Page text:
Syrian conflict, UN says one million people under siege in appalling conditions in Aleppo
The head of UN humanitarian operations speaks of people "isolated, starved, bombed without any medical care and humanitarian assistance." Government forces charged with deliberate use of "cruel tactics". In November, the rebels rockets on Aleppo killed more than 60 civilians in the western sector. The Security Council’s inaction.
Damascus (AsiaNews / Agencies) - The number of people living under siege in Syria has doubled in the last year, from 486,700 to 974,080 in the last six months. This was stated by the coordinator of UN humanitarian operations in Syria Stephen O'Brien, during a speech yesterday at the United Nations Security Council. The top diplomat spoke of people who are "isolated, starved, bombed without any medical care and humanitarian assistance, to force them to surrender or to flee."
In Syria, especially in Aleppo, the situation seems to be getting more desperate. Local sources speak of government mortar shells, bombs and barrels bomb on the eastern sector. And yet, the very serious humanitarian crisis due to lack of food and the interruption - prolonged - of aid deliveries.
In the east of the northern metropolis, the former economic and commercial hub, about 250 thousand people live under siege with no operating hospitals. A government air raid on November 20 destroyed the last operational hospital and the situation is increasingly critical.
According to the World Health Organization (WHO) "there are no longer functioning hospitals" in the east.
There is also violence in the western sector which is the government-controlled and inhabited by the vast majority of the population (about 1.2 million people). In November more than 350 mortar rounds and rockets fell fired by insurgents indiscriminately causing problems in most cases civilian targets.
At least 60 people died in three weeks in the west, about 350 were wounded. A public school was hit on November 20; according to government sources at least eight children died in the attack.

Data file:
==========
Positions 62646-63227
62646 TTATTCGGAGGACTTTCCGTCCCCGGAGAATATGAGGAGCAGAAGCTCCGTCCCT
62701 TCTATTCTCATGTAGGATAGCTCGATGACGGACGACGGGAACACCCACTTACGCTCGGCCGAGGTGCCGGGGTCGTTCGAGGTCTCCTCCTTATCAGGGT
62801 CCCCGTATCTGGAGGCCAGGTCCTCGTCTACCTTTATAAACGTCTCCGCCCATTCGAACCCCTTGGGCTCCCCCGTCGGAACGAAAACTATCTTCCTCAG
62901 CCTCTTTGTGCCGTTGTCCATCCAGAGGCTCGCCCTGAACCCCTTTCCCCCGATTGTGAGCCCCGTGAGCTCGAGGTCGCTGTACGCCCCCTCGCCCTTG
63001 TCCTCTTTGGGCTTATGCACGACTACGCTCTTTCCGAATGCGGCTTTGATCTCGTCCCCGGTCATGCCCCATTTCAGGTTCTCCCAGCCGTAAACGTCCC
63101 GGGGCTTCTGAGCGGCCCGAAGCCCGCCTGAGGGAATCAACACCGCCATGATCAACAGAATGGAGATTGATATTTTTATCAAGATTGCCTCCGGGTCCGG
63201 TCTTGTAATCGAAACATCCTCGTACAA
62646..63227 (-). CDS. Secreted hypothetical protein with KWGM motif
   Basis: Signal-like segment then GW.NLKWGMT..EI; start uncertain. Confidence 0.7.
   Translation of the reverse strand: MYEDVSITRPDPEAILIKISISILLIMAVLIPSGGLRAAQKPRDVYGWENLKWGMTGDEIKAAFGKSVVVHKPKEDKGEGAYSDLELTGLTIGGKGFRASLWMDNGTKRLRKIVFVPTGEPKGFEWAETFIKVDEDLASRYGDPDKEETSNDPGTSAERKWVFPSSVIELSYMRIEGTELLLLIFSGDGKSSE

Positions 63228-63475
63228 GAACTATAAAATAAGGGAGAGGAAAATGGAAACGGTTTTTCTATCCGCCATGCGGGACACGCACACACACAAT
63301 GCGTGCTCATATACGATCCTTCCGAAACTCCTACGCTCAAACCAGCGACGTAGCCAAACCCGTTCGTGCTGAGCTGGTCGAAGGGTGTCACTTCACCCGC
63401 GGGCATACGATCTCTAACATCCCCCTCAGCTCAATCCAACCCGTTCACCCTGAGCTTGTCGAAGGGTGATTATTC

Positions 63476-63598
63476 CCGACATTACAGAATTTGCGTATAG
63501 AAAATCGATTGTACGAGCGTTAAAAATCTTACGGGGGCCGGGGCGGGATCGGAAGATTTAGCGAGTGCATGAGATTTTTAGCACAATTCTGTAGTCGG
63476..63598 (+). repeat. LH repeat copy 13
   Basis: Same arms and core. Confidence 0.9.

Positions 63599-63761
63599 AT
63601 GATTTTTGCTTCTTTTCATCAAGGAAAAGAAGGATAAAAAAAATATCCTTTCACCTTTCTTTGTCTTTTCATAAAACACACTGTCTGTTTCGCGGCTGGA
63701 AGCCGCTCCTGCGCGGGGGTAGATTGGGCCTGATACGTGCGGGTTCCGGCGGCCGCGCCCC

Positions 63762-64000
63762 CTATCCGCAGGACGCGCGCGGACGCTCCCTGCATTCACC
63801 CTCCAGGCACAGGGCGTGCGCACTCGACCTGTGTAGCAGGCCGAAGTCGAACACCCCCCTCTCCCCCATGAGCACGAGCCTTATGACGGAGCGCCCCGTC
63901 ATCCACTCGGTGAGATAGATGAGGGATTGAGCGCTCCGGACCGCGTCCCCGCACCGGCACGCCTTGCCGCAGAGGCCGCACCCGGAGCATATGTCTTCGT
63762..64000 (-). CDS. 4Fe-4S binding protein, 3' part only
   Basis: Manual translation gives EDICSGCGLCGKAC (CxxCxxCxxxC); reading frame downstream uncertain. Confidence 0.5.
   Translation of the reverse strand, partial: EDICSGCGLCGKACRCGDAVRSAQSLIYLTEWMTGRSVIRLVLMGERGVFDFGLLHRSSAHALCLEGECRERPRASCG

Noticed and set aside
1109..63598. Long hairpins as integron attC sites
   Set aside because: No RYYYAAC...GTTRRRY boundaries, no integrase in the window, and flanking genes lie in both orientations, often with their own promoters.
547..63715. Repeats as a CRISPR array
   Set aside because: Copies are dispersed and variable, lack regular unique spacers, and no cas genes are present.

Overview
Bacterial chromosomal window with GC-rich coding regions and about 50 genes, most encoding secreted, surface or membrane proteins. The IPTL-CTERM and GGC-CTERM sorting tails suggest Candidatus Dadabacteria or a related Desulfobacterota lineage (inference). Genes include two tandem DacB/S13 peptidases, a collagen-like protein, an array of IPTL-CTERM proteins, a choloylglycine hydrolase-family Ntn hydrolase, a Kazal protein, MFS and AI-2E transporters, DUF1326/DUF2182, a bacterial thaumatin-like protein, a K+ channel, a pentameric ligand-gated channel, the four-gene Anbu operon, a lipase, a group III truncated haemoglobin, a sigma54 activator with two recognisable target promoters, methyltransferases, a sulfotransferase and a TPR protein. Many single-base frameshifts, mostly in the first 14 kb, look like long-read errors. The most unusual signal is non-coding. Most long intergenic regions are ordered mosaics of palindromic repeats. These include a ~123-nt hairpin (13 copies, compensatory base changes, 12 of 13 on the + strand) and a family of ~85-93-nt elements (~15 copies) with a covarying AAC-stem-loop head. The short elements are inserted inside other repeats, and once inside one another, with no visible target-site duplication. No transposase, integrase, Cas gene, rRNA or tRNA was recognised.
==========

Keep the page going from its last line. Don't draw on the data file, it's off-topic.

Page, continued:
Speaking to the UN Security Council, Stephen O'Brien has denounced the "cruelty deliberate tactic" used by the armed forces loyal to Syrian President Bashar al Assad. In recent weeks the areas under siege grew to include the suburbs of Jobar, Hajar al-Aswad and Khan al-Shih in Damascus, as well as several villages in the area of agricultural Ghouta, the eastern outskirts of the capital.
Besides the capital, the most critical situation according to the senior official of the United Nations is in Aleppo, especially in the eastern sector, where humanitarian conditions have "gone from terrible to horrific" and now “people struggle to survive." At the same time there has been a "massive increase" in the use of "cruel tactics", in particular "by the Syrian government."
Finally, Stephen O'Brien criticized the same United Nations Security Council, "seemingly unable or reluctant" to end the war. Moreover, the veto by Russia so far has blocked all the initiatives concerning the Syrian issue, raising tensions between the various powers.
In the context of the meeting, the United States ambassador to the UN Samantha Power has released a list of Syrian high officials who - according to Washington - attack civilians and should be brought to justice. In spite of the complaint, the US administration appears increasingly weak in the Syrian arena, where the incumbent president Barack Obama has never wanted a military campaign. This has encouraged the resistance of the Damascus government, strengthened last year after Russian interventionism. And the re-conquest of Aleppo, in this context, according to experts seems to be "matter of weeks" or before the inauguration of the new US administration, on January 20 next.
In the background, the US president-elect Donald Trump, who seems determined to mend relations with the Kremlin after years of frosty contacts as well as the victory in the primaries of the center-right François Fillon French, candidate of the Republicans in the upcoming presidential Elysée, seems to be another factor in favor of the Syrian government. In recent weeks Fillon has repeated on several occasions that in the face "of Islamic totalitarianism" we must bring together "all possible forces, all possible states, whether they are democratic or no”, to help to President Assad.